In addition to being illustrative of a most basic grammar, it is intriguing that verb-noun compounds in many languages specialize for derogatory reference and insult when referring to humans. There have existed many crude, obscene representatives of such compounds in various languages, the vast majority of which, however, have been lost and forgotten. In medieval times alone, thousands of such compounds were used, certainly many more than nature needs. Such abundance, indeed extravagance, is usually associated with display and sexual selection, the force that has also created the peacock’s tail. Just like with the peacock’s tail, what a species selects for is not necessarily good or superior in some lofty sense, or for long-term purposes. It may just be what is found interesting and novel at some particular juncture, in some particular location. As Charles Darwin noted, primates suffer from neophilia (love of novelty), and the human species is certainly guilty of that (Darwin, 1872, The Expression of the Emotions in Man and Animals).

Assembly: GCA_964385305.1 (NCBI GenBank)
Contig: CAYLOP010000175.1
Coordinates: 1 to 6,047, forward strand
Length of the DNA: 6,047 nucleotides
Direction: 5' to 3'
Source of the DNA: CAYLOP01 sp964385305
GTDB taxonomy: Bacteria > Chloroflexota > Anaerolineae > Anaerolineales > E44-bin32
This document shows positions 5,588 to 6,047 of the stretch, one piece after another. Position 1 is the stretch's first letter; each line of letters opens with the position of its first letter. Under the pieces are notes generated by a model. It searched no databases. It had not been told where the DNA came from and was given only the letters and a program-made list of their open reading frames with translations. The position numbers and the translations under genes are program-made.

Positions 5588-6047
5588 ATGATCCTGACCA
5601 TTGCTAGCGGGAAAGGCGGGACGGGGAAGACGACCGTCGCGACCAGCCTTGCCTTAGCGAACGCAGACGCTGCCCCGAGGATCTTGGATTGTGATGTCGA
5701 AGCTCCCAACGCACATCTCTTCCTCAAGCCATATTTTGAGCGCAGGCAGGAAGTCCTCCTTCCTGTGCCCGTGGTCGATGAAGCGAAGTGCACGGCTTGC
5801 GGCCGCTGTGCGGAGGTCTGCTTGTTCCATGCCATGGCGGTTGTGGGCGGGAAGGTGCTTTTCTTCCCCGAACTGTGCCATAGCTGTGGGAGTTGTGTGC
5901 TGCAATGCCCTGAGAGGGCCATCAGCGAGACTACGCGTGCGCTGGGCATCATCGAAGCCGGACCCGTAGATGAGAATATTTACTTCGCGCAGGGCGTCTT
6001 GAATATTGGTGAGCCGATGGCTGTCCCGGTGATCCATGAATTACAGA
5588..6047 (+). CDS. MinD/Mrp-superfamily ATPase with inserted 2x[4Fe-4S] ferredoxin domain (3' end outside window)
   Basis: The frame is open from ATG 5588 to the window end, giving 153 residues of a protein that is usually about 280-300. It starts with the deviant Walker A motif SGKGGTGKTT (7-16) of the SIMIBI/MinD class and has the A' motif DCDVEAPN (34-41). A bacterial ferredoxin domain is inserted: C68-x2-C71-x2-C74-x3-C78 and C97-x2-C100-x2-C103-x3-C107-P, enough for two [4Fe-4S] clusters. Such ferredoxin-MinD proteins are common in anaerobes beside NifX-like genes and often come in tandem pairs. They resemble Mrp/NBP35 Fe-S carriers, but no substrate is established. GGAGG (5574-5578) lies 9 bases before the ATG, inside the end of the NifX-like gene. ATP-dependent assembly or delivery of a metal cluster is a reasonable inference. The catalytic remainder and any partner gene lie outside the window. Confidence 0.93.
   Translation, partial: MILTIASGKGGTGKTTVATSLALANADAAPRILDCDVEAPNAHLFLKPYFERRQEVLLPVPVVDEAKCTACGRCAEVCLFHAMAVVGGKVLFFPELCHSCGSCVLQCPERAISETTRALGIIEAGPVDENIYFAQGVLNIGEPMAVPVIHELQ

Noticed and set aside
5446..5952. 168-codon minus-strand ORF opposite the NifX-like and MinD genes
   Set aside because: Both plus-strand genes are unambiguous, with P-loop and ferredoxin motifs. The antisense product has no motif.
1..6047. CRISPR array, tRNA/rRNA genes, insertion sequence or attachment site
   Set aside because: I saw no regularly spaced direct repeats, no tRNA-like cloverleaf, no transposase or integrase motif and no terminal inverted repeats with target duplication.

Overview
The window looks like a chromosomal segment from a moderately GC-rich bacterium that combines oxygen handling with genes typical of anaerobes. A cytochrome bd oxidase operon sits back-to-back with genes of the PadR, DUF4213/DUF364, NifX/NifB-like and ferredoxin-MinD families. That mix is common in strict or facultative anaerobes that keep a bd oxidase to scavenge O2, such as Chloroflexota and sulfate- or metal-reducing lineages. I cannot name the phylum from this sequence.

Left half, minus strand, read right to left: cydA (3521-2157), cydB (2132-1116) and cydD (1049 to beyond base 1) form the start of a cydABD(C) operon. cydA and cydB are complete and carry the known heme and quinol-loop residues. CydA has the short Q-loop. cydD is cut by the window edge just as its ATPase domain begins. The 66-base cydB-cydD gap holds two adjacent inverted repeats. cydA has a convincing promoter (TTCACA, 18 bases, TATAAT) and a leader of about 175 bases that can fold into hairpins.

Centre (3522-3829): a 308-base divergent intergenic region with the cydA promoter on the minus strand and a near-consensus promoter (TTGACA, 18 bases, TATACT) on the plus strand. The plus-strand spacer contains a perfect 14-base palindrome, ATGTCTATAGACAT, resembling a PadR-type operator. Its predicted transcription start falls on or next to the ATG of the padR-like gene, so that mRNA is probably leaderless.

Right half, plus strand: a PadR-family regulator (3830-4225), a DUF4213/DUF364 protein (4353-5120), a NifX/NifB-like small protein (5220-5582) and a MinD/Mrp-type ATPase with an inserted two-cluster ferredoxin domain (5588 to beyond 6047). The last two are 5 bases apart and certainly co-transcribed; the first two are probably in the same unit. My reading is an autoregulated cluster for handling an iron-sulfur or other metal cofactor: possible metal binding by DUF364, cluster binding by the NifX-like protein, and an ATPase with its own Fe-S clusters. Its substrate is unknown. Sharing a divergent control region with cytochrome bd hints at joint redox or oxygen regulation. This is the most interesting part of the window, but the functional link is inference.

Featured image credit: ‘2100 year old human footprints preserved in volcanic mud near the lake in Managua, Nicaragua’ by Dr d12. CC BY-SA 3.0 via Wikimedia Commons

Recent Comments

  1. M Clyde

    In the Scottish and Irish Gaelic languages the verbal noun is used extensively (fish-eating). This gives rise to the concept of continuous time, which has transited from Gaelic to English. ‘I was thinking’, ‘He will be going’, etc. Not a simple past, present, or future, but one which is continuous and indeterminate. The use of the verbal noun in this way is first found in medieval English, ‘When I was a-walking one day’. This is a shortened from of ‘at walking’, which is exactly how the verbal noun is used in Gaelic. It raises some complex issues of subject and object, with verbs, or rather verbal nouns, assuming a certain independence of both subject and object. Thus, if you wanted to say, ‘I must wash the stairs’ you would have to say, ‘It is at me (= ‘must’) to be at the washing of the stairs’.